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Class notes #4
Series connected resistors
If two components are connected ‘endtoend’,
and
there
are
no
other
components
connected
to
their
junction, then the components are said to be connected
in series. In the example at right resistors R18 and R5
are
in series, but R4 and R6
are not
in series since there
is another component connected to their junction. The
important thing about series connected components is
that
the
current
through
both
components
is
the
same.
This
permits some simplifications to
be
made. Consider
the
circuit
shown at left. R1 and R2 are in
series, and they must carry the same current,
I
. Ohm’s law tells us
that the voltage across R1 is
I*R1
with the positive sign on top,
while the voltage across R2 is
I*R2
also with the positive sign
toward the top of the page. If we write a KVL equation around the
loop we obtain:
This has the same form as Ohm’s law, except that the resistance,
R,
has been replaced
with
R1+R2.
It appears that the circuit works exactly the same as if there were a single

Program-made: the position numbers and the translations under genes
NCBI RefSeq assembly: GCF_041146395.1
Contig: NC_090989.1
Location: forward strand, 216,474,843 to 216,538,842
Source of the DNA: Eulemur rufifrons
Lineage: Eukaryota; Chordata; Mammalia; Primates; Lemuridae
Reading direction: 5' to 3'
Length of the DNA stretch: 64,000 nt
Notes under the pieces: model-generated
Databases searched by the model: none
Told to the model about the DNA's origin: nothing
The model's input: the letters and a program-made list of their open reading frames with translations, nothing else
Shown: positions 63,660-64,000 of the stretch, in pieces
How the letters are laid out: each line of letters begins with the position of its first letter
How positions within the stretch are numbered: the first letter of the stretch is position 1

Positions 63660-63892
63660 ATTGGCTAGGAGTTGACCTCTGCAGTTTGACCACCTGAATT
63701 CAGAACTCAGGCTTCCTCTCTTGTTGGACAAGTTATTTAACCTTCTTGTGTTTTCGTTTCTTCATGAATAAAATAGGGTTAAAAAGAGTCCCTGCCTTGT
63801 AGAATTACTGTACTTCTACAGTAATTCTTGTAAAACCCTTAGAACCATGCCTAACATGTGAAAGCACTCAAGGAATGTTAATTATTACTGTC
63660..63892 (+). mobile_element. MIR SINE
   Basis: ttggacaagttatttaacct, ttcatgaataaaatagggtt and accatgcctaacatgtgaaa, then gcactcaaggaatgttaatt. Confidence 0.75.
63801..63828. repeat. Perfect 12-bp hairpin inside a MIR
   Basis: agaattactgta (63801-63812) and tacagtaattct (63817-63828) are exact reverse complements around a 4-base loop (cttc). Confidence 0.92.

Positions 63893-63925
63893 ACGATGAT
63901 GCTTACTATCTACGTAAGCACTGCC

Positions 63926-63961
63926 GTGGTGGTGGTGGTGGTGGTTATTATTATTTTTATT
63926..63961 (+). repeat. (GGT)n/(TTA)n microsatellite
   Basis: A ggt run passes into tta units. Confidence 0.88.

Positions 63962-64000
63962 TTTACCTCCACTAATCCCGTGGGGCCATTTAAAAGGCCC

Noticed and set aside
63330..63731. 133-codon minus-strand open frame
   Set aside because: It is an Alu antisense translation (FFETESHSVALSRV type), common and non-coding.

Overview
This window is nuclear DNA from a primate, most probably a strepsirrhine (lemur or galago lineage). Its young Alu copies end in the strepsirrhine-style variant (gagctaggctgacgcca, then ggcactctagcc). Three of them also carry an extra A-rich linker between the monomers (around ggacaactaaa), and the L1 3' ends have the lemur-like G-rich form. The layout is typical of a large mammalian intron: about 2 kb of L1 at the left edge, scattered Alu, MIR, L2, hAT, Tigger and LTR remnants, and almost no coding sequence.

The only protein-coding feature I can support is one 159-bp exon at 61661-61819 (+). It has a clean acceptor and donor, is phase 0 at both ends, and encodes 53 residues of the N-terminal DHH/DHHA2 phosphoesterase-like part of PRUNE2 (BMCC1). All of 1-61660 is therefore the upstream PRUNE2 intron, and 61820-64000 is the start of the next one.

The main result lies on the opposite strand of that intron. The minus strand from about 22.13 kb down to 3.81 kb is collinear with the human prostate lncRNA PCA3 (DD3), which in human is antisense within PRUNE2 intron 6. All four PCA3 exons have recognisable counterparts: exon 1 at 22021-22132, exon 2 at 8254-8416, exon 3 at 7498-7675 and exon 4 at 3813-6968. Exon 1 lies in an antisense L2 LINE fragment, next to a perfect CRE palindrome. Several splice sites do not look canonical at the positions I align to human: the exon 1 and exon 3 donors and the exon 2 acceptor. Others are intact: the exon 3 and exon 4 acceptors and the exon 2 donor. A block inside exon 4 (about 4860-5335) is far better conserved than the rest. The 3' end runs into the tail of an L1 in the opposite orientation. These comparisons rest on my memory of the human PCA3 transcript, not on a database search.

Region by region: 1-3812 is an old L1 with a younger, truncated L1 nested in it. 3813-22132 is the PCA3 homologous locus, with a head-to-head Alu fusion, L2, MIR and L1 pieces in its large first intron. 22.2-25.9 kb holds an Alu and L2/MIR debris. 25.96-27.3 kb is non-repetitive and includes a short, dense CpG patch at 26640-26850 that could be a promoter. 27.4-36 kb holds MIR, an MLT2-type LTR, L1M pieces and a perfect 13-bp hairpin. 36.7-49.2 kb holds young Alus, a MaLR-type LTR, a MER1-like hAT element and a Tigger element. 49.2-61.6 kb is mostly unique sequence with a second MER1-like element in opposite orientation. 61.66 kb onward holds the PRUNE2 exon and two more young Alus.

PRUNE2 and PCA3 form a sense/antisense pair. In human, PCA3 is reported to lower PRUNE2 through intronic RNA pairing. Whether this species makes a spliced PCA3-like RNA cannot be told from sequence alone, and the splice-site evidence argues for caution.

resistor of value 10 kohm (8 k for
R1
plus 2 k for
R2
). We define the equivalent
resistance,
R
eq
, of the series connected
R1
and
R2
as:
It is easy to extend this idea to any number of resistors in series, so that the equivalent
resistance of
n
resistors in series is just the sum of the resistances of all
n
resistors:
Voltage divider
An especially handy series resistor circuit is the voltage divider. Its use is to produce a
scaled (or divided) voltage output from a higher voltage. You might use a resistor divider
if you need a 2 Vdc voltage reference and you have only 5 Vdc power in your circuit. A
voltage divider is just two resistors connected in series as shown below:
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This note was uploaded on 10/21/2010 for the course ESE 123 taught by Professor Westerfield during the Fall '07 term at SUNY Stony Brook.
 Fall '07
 Westerfield

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